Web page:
As a childless woman, I have occasionally been an unpaid caregiver and frequently the one in need of care. I’ve taken time off from work to babysit my neighbors’ toddler, to bring my nephews to the pediatrician, to pick up a friend’s daughter from kindergarten, to help organize a funeral and sort through an estate. And my parents, relatives, husband and friends have taken time off from work in order to take me to physical therapy, to check-ups and procedures, to be at my bedside before and after surgery. The ideal family-friendly workplace would accommodate any employee’s need to help someone in regular need of assistance.

And maybe if we extend the value of good parenting to the value of good caregiving, we’ll be able to have more discussions about how freakin’ hard it can be. Caregiving isn’t just about having a big heart and finding joy in knowing you helped someone. It’s about sacrifice. It’s about reading a book for the fourth time no matter how much you want to throw it out the window. Or rubbing someone’s feet to distract them from the pain no matter how little sleep you’re running on. Or missing out on parties and events no matter how badly you want to go. Or suppressing your gag reflex as the one you love spits up something absolutely gross. Or mustering the strength to decide whether you should endure the anger being vented at you because everyone needs to vent, or whether you should call your loved one out on their self-pity lest their anger become an abusive habit. Caregiving is about testing your patience until it inevitably wears thin and you make a mistake or lash out, ensuring you’ll be up the next several nights wondering whether you just scarred someone for life. Caregiving is work and, regardless of whether it is paid work, it is one of the most psychologically taxing kinds of work there is.  And some are naturally better at caregiving than others, regardless of gender.

But why is taking time off for your child’s recital more generous than taking time off for a date with a friend? Isn’t a childless peer just as valuable as a family member? Of course, but let’s not fool ourselves. Sitting through an entire school recital is a lot less fun than fine dining. (Hence the rule at Springfield Elementary: “No leaving after your kid’s part is done.”) And helping a friend through a typical young adult “crisis” like a breakup will never require the same sort of patience, empathy and thick skin that you need for helping someone through serious illness, severe injury, death or divorce. Commiserating, while still noble in its intentions, is simply saying, “I’ve been there!” and swapping sob stories within the boundaries of our comfort zone. Empathizing is forcing ourselves to stretch our imaginations and open our hearts to someone whose experience frustrates us, or maybe even scares us, because it is essentially different from our own experience. Because empathizing is so much harder, it is undeniably more noble.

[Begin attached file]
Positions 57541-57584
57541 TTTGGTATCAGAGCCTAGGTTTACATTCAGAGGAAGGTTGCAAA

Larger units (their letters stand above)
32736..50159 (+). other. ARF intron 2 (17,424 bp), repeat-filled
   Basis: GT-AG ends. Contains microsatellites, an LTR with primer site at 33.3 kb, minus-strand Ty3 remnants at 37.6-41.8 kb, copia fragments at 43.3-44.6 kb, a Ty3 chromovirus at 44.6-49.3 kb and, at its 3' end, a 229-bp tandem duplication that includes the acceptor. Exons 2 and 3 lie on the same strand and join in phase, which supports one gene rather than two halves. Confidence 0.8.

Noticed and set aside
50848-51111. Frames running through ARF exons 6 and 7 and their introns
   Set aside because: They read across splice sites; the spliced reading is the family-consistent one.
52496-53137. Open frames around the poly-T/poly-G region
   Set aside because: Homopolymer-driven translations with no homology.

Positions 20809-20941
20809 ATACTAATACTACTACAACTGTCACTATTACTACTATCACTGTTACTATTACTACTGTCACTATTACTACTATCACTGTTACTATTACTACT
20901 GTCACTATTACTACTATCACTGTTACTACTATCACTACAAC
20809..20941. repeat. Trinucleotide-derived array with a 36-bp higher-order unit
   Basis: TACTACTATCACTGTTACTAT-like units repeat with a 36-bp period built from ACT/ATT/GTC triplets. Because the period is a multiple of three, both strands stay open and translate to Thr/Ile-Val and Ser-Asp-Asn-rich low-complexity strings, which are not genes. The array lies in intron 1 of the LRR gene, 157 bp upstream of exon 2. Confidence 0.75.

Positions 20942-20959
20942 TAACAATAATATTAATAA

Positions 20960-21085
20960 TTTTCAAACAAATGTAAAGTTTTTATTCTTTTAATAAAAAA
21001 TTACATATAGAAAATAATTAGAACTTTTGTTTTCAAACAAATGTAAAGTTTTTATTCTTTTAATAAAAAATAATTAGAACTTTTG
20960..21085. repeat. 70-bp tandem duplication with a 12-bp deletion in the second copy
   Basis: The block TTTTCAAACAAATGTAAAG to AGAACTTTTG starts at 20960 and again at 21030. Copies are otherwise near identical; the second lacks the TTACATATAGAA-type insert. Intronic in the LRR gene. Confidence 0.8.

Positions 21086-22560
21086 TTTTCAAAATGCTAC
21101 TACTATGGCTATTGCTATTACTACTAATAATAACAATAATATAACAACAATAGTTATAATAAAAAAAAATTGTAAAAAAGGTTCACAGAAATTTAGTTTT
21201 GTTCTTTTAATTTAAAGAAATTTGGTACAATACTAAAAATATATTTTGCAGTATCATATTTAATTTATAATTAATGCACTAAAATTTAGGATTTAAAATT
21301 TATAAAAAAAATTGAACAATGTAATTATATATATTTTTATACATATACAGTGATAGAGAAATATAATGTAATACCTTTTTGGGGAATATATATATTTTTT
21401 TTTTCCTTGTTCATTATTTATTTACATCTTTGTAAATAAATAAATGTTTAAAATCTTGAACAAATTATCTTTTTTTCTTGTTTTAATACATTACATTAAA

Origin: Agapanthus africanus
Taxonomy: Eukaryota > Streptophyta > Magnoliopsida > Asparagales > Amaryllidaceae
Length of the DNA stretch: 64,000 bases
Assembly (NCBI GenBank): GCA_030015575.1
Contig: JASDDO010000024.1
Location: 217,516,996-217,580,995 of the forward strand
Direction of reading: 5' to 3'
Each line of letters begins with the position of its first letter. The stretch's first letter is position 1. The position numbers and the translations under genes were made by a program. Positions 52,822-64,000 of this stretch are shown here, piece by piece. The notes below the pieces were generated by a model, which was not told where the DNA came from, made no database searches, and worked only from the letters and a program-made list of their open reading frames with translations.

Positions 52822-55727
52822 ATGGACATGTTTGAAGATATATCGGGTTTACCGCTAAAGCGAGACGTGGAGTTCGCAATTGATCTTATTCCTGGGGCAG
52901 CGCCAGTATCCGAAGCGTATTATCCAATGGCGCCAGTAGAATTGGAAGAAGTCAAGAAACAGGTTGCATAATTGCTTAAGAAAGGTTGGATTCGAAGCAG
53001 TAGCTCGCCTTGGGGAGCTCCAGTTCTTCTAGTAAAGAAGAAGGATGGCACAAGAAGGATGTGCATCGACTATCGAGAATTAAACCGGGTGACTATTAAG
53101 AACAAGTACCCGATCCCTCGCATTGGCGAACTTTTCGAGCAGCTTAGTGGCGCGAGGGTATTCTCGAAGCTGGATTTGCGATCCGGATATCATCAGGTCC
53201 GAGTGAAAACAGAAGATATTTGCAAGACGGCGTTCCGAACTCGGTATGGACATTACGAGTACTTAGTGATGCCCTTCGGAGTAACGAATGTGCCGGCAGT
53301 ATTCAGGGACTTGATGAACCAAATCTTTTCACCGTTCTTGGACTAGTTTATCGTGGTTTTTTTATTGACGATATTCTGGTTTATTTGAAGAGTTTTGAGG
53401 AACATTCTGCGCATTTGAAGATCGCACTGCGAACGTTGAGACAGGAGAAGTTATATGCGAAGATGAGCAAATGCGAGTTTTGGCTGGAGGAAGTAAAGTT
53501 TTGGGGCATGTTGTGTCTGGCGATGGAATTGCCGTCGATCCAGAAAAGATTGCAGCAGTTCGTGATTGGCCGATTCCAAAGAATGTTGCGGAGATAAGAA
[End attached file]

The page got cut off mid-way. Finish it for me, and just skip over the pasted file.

Young, childless, upper/middle class adults like me will probably always be seen as the most self-indulgent because our stage in life is the least likely to involve illness or dependency. But those who volunteer after work to play with underprivileged children or tutor illiterate adults or regularly call their lonely relatives demonstrate that social segregation is in part a choice.

This is not to guilt everyone into feeling that our lives are meaningless unless we start volunteering. But we should be honest, not touchy, if our lifestyles are in fact more self-centered than others’. This year, unlike years past, I find myself only occasionally dedicating my time to someone else. My husband has been the giver, exerting himself to maintain the work-life balance constantly threatened by the pressures of his job and my medical needs. And for that he deserves accommodation from his employers, and both gratitude and admiration from me.

 

 

Wear Whatever You Want – We Can Handle It!

2 Sep

(Via)

 

This family portrait of a father and son in a small town—deep in the province and deeply religious—in Southern Germany has been traveling around the world.  When his five year-old boy expressed a love for dresses but found himself alone on the playground, Nils Pickert writes in Emma magazine that the only way to make sure his son knew that he supported him 100% was to be a role model of self-confidence and don a skirt himself.

“Yeah, I’m one of those fathers who believes in liberation when it comes to parenting,” he writes.  “I am not one of those academic dads who ruminates and lectures about equality between the sexes, and then, the moment a child arrives, slips back into the old comfortable gender roles: He does his own thing by having a career, she takes care of the rest.”